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In Illinois, Kim Parks of our St. Louis office successfully defended a claim for seizure disorder following an injury in which the petitioner was struck by a vehicle. The case was accepted as compensable and benefits were paid for a knee and back injury. Approximately ten months after the work injury the petitioner went to the emergency room with complaints of seizures. As the petitioner was a truck driver, the diagnosis of seizures would effectively render him unemployable. The respondent disputed medical causation between the seizure diagnosis and the work injury. Dr. Patrick Hogan was the respondent’s expert and the petitioner’s expert was the treating doctor, Dr. Shah. The respondent discovered the petitioner had suffered from similar issues in the past. Dr. Shah’s testimony regarding causation was not particularly strong. The arbitrator denied causation between the seizure disorder and the work accident and denied benefits. Although the petitioner’s attorney filed an appeal to the Illinois Workers’ Compensation Commission, the case was settled in conjunction with the back and knee while the appeal was pending. (John Germann vs. Maschoff Transportation, 13-WC-36135)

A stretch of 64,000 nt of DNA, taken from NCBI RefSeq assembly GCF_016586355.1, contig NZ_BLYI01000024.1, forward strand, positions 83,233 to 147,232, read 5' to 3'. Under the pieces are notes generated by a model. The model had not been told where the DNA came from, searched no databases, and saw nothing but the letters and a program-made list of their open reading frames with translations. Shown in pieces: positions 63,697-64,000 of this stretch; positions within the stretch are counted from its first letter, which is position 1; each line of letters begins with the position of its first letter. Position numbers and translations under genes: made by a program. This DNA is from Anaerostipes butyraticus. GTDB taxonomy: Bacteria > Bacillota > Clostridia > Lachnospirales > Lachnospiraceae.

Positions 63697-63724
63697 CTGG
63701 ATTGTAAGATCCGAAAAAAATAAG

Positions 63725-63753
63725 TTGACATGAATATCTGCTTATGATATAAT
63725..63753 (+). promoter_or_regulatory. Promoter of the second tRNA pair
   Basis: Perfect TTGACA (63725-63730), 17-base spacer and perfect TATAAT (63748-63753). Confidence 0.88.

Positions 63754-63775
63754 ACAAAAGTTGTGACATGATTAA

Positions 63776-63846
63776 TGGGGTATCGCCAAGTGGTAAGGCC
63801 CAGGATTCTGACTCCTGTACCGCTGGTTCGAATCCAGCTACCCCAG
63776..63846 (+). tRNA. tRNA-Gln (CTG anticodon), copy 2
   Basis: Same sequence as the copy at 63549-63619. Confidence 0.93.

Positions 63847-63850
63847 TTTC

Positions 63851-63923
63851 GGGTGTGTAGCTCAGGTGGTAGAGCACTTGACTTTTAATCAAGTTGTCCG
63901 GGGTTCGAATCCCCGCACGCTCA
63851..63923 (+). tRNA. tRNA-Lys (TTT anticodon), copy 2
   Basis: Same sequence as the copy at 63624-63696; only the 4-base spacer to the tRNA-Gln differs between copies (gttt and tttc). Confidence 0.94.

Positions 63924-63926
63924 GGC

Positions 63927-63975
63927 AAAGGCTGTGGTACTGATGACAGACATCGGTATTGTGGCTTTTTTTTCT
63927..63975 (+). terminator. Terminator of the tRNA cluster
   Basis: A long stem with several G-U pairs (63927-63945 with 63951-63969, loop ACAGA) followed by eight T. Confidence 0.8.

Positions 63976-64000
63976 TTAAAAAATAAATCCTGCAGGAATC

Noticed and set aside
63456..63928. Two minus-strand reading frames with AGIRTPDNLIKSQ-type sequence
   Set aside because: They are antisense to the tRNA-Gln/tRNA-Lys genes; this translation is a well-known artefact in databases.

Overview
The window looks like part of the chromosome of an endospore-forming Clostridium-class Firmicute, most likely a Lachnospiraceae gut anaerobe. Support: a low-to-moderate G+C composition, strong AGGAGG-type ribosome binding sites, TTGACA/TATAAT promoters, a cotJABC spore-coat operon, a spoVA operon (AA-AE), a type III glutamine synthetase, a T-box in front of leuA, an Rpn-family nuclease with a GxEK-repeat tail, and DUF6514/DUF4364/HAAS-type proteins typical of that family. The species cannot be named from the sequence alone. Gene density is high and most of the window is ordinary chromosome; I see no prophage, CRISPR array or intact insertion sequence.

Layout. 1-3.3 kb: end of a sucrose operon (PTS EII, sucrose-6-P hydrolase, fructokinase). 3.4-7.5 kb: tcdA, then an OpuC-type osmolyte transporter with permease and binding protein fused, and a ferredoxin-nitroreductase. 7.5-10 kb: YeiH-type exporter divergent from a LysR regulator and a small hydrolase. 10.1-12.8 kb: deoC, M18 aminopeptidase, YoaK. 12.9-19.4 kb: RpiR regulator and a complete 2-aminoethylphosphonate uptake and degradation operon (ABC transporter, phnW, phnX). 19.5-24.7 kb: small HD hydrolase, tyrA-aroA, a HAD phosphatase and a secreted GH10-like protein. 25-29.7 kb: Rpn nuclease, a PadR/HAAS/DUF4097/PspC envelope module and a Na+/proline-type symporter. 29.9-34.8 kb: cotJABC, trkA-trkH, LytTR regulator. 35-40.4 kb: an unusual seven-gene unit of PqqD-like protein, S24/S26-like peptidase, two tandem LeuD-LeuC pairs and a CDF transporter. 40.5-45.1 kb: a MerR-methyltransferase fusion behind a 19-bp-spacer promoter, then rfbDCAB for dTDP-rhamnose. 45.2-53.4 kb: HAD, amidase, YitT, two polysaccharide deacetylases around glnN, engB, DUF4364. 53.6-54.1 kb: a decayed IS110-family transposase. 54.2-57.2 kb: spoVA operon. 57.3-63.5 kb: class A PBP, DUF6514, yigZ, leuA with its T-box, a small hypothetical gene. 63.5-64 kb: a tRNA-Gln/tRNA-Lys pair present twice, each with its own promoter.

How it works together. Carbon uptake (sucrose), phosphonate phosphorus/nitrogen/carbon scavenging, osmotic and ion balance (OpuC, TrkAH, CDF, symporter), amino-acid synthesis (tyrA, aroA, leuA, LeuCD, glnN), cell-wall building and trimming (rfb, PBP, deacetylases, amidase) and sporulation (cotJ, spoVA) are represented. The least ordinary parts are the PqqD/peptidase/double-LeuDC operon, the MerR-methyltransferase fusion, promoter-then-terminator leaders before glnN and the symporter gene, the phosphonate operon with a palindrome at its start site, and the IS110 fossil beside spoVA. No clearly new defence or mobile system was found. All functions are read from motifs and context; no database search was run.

Also in Illinois, Kim Parks of our St. Louis office recently received a decision from Arbitrator Lee denying compensability in a case arising from a fall down the steps. The petitioner worked as an assistant for a law firm which was housed in a two story building not owned or controlled by the respondent. There were other tenants in the building, including some on the second floor. The building also had an elevator but the petitioner testified she had a phobia of elevators and the elevator was not always in the best working order. The petitioner fell down the steps and sustained a shoulder injury which required surgery. The claim was denied from the beginning and no benefits were tendered. The petitioner attempted to argue she was exposed to a greater risk than the general public due to the number of times she went up and down the steps during the course of her work day. Arbitrator Lee found the petitioner was not exposed more than the general public and the act of going up and down the steps was a risk common to everyone and therefore denied the claim. No appeal was taken by the petitioner’s attorney. (Rebecca L. Johnson vs. Paul Lauber, 14-WC-33376)